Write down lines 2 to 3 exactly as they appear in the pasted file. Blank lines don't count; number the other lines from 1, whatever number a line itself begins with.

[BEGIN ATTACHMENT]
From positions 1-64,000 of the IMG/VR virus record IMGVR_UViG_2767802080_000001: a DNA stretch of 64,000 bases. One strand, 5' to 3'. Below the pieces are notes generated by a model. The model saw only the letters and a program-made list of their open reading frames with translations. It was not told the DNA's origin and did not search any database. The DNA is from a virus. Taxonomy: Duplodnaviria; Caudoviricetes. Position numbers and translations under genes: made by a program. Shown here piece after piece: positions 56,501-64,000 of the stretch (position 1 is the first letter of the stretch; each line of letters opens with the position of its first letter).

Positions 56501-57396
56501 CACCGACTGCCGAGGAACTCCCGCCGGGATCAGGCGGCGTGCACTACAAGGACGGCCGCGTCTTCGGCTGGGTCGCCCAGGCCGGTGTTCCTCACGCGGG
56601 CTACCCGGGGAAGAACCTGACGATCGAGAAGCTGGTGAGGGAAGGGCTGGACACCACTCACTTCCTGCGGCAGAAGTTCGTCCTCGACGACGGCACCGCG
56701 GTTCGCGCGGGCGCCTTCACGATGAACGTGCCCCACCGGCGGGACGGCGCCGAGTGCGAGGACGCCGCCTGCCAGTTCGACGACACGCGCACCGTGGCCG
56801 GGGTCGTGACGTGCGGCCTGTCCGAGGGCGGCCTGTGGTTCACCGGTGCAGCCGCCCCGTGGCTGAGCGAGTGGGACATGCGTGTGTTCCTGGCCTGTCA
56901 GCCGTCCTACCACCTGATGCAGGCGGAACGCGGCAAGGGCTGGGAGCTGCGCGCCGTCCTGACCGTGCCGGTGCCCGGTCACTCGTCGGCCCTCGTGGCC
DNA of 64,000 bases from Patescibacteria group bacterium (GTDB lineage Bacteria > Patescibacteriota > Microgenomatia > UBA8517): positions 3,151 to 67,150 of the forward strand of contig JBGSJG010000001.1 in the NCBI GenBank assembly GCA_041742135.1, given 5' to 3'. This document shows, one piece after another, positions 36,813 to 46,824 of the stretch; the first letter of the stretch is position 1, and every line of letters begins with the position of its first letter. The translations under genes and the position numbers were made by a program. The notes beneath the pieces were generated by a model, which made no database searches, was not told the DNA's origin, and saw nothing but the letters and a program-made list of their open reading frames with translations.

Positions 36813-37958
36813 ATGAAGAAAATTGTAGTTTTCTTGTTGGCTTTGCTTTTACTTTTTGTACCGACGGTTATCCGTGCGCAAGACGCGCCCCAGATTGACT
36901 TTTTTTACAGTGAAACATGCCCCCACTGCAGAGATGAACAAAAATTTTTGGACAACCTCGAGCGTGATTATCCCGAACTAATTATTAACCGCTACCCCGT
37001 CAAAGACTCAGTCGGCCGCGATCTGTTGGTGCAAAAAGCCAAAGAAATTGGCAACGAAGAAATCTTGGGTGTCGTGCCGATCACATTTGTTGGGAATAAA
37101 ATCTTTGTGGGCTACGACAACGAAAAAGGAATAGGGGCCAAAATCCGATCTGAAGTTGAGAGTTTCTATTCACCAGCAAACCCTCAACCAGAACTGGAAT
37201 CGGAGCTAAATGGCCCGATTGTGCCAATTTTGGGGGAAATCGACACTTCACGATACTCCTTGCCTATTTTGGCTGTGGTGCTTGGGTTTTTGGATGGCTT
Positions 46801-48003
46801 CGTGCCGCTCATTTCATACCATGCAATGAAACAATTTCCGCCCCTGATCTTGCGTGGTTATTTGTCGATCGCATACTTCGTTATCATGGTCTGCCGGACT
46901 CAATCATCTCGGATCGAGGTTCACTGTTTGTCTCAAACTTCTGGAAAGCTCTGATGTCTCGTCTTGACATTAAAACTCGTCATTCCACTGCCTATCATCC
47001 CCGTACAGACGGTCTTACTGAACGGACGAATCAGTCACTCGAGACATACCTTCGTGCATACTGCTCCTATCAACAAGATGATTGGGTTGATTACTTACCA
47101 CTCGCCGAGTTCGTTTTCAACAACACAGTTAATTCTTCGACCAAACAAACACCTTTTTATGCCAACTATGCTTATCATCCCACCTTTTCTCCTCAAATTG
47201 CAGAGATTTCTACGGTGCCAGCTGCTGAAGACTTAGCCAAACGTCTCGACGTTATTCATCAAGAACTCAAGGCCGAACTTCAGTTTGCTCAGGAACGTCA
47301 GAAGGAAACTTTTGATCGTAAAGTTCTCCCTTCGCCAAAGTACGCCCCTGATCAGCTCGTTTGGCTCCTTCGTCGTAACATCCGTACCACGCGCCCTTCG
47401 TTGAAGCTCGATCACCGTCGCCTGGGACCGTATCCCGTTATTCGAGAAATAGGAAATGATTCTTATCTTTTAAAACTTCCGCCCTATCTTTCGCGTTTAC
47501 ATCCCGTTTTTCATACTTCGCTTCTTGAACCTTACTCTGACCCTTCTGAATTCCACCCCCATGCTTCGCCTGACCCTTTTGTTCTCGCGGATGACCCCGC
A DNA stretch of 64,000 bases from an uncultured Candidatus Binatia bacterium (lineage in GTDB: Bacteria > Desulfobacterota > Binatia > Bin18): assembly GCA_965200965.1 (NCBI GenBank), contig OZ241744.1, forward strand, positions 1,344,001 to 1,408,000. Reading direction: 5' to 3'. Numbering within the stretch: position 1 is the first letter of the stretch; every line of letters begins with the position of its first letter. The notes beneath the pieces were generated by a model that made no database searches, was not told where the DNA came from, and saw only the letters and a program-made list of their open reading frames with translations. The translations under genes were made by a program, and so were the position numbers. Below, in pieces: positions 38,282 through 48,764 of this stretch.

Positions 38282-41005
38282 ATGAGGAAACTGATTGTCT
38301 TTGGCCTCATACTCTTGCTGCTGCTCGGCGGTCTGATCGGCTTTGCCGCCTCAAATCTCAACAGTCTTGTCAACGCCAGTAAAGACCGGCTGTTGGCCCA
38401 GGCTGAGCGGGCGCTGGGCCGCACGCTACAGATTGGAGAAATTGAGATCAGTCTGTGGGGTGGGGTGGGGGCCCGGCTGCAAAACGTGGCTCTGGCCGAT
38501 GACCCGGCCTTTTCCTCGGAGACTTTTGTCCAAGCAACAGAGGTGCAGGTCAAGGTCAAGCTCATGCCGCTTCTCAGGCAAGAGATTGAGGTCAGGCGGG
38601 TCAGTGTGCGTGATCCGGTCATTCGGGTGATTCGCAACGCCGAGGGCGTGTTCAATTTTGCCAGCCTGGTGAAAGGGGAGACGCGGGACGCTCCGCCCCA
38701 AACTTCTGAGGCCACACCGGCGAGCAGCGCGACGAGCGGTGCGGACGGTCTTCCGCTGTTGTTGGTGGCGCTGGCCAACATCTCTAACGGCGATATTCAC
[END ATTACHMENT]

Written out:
Positions 56501-57396
56501 CACCGACTGCCGAGGAACTCCCGCCGGGATCAGGCGGCGTGCACTACAAGGACGGCCGCGTCTTCGGCTGGGTCGCCCAGGCCGGTGTTCCTCACGCGGG